What is Fiat, and Why is Everyone Angry About It?

27 Aug
What is Fiat, and Why is Everyone Angry About It?

What is Fiat, and Why is Everyone Angry About It?

Fiat isn’t a zippy little Italian car.

Fiat is derived from a Latin term that translates to “let it be so.” Fiat currency is paper money printed and guaranteed by a government without the backing of a physical commodity, such as silver or gold. In other words, fiat currency is worth something simply because a government says so, and the people who hold and exchange that currency agree to it.

The problem with fiat currency is that it has a failure rate of 100%.

Here’s everything you need to know about hyperinflation, fiat currency, and how you can protect yourself in future depression periods that could be punctuated by hyperinflation.

What is Hyperinflation?

Hyperinflation is a period when prices rise uncontrolled while the value of the local currency plummets, often due to reckless currency-printing by the government, far beyond what it makes with tax revenue. 

While there is no magic inflation number that marks the start of hyperinflation, many experts consider 50% inflation during the course of a month to be a hyperinflation scenario.

How does hyperinflation affect fiat currency?

In a hyperinflation scenario, paper money is rendered almost useless. After World War I, Germans famously burned Reichsmarks to stay warm because it was more cost-effective than buying wood. Another example is America during the Civil war. The Confederate government printed “Greybacks” to finance their war effort, and began with a matching value to the US dollar in January 1961. By May of 1965, it took 1200 Confederate dollars to equal one US dollar. 

A more recent example we can look to is Venezuela. Over the course of several months, prices of goods skyrocketed while the value of the Venezuelan bolivar tanked. Now you can buy a chicken for dinner in Venezuela for about 14.6 million bolivars, or $2.20.

How Can You Protect Yourself During Periods of Hyperinflation?

Precious metals such as gold have been proven to be a smart hedge against depressions and hyperinflation. 

Gold prices tend to shoot up during depressions as investors scramble to buy up gold reserves. Then in the depression recovery period, people sell off their gold as prices ease downward. Studies show that gold prices beat inflation rates about 54% of the time, and if you can wait out the inflationary period, gold is an extremely stable investment that holds its value better than just about any other commodity.

In times of freewheeling and unhinged currency, gold and precious metals have been shown to conquer stocks, bonds, property value, and savings accounts.

How did America end up with fiat currency?

In 1913, America all but abandoned the gold standard in favor of the Federal Reserve Banking system. While the dollar remained partially gold-backed, this was the start of America’s fiat currency. Dollar supplies outpaced the gold supply within a couple of decades, and as a result, the US devalued its own dollar by 41% in 1934.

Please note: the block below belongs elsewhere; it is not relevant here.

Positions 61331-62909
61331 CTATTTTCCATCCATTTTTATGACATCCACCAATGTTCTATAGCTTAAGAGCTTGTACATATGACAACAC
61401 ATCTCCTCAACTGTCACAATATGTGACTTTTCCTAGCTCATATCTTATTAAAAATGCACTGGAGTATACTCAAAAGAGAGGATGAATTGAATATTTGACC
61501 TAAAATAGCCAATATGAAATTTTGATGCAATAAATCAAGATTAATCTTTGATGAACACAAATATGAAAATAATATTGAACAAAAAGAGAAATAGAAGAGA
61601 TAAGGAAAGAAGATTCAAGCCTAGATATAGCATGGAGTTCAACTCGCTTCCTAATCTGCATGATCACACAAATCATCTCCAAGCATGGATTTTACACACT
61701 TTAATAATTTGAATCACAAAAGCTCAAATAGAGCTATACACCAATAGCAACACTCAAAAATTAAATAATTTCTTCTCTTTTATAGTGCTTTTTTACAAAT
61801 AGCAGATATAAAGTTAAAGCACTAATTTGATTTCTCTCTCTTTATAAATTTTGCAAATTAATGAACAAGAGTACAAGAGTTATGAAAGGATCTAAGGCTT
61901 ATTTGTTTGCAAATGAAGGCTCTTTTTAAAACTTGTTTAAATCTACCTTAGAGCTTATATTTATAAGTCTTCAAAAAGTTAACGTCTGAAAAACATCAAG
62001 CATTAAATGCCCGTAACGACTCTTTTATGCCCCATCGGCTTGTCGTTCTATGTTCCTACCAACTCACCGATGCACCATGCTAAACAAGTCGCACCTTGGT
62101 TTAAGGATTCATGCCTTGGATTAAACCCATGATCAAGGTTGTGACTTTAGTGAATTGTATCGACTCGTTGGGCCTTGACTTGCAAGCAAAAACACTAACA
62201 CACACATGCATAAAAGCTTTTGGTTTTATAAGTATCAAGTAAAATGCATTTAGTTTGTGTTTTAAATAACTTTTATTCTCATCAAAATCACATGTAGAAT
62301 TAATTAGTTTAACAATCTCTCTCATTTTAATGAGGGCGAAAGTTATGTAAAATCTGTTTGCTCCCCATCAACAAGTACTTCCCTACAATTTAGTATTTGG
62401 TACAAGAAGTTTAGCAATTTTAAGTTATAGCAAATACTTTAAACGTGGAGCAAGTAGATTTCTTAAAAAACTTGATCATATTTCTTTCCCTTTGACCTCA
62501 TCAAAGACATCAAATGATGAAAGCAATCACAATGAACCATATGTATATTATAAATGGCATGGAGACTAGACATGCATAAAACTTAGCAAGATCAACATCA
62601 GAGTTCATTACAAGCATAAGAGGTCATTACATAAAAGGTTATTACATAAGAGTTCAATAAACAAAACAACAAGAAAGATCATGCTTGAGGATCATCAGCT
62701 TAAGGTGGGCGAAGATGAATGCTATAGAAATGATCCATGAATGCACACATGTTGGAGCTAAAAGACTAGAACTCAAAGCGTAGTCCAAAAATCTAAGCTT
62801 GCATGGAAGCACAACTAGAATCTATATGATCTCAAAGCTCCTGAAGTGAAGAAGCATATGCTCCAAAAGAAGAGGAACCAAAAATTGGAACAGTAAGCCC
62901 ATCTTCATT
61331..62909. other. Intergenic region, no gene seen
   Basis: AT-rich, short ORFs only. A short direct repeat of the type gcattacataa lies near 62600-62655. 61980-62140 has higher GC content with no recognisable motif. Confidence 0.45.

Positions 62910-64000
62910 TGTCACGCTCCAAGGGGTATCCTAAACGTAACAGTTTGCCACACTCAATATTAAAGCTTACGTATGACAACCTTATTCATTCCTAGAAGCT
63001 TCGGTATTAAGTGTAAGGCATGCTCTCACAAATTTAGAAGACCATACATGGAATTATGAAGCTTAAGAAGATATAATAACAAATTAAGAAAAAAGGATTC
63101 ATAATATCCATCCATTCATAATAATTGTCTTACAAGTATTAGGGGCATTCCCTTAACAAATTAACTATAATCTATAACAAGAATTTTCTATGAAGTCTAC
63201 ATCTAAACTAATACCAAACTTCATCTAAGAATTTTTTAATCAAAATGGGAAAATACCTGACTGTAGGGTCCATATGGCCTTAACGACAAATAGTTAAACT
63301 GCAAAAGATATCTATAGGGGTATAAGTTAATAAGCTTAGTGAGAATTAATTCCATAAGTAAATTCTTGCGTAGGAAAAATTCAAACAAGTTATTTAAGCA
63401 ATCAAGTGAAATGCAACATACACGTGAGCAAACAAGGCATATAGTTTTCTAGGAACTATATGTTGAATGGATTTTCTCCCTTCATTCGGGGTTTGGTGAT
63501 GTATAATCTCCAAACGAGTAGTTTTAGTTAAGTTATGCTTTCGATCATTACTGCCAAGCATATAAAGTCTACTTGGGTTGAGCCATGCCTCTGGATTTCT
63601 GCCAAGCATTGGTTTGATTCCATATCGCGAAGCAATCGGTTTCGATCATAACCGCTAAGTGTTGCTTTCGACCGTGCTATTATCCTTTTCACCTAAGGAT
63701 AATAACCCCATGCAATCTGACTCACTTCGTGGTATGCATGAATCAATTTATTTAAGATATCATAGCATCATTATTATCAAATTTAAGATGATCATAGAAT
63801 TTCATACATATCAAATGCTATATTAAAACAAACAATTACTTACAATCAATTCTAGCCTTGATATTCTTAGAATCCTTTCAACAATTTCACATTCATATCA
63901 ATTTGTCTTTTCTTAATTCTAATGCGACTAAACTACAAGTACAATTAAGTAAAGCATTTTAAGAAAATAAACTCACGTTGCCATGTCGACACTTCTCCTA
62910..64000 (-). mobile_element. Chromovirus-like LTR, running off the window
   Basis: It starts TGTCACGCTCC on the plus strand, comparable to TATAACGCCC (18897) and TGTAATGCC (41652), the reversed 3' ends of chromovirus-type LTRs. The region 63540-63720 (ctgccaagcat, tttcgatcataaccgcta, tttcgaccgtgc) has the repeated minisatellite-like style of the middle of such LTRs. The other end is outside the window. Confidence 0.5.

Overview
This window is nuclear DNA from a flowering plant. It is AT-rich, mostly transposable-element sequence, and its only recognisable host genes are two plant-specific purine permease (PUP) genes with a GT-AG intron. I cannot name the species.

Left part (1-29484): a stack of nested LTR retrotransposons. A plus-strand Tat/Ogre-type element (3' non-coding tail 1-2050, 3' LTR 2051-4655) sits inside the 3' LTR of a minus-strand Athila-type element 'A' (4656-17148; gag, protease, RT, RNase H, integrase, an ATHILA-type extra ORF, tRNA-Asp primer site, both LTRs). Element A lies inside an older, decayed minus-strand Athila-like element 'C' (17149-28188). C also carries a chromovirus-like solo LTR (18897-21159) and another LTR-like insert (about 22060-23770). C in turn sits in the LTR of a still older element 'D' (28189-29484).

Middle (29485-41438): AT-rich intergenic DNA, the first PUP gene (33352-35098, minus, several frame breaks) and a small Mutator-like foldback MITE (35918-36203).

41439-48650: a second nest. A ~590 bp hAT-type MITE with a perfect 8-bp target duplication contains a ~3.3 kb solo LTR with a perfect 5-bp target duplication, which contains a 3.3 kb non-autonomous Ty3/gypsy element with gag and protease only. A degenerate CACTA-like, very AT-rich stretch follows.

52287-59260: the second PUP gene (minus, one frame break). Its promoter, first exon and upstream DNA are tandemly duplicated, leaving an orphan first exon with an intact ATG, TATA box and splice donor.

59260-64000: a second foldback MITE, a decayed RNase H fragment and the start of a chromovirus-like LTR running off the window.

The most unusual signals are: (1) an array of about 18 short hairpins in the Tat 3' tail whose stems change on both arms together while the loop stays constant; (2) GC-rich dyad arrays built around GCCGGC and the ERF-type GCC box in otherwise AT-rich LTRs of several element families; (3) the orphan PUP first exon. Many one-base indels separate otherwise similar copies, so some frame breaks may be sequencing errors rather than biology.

In 1971, the dollar was in a similar situation again. Foreign governments started selling off their USDs for American gold, until President Nixon put a stop to it. At that point, the American dollar was officially a fiat currency, totally unsupported by gold.

The most recent policy, called quantitative easing, will have a lasting impact on the dollar for years to come. From 2008 to 2014, the Fed added $4 trillion to the money supply by taking out credit from member banks and printing more money to add to the economy.

Why Is the Dollar Losing Value?

Have you noticed that your paycheck doesn’t seem to buy as much as it used to?

The unrelenting devaluation of the American dollar is due to several fiscal decisions made over the last century. There is more currency circulating than the economy has generated. It’s a matter of time before irresponsible fiscal policies catch up to us and cause another financial crisis.

Two future causes of the dollar’s devaluation will be loss of confidence in the currency and a rising tide of currency sales. The governments of Japan and China are the two biggest holders of American dollars, and if they start selling off their stockpiles, devaluation of the dollar will happen shortly thereafter.

How to hedge against fiat currency devaluation

The one material good that hasn’t lost value in, well, all of history, is gold. 

Governments and individuals will always find inherent value in gold. That makes this precious metal a sound investment and a smart way to diversify any portfolio. While the dollar’s value fluctuates, gold provides a steady anchor point for an increasing number of investors.

When the dollar’s value drops, the price of gold rises. Depending on the severity and duration of the next depression, gold prices could remain high for a long time.

Republic Monetary Exchange is a full-service precious metals brokerage firm helping investors purchase coins and bullion for their personal possession, as well as creating private precious metal self-directed IRAs. We have served thousands of customers nationwide, making RME America’s premier dealer in precious metals.

To find out more about securing your financial future with gold investments, reach out to Republic Monetary Exchange today.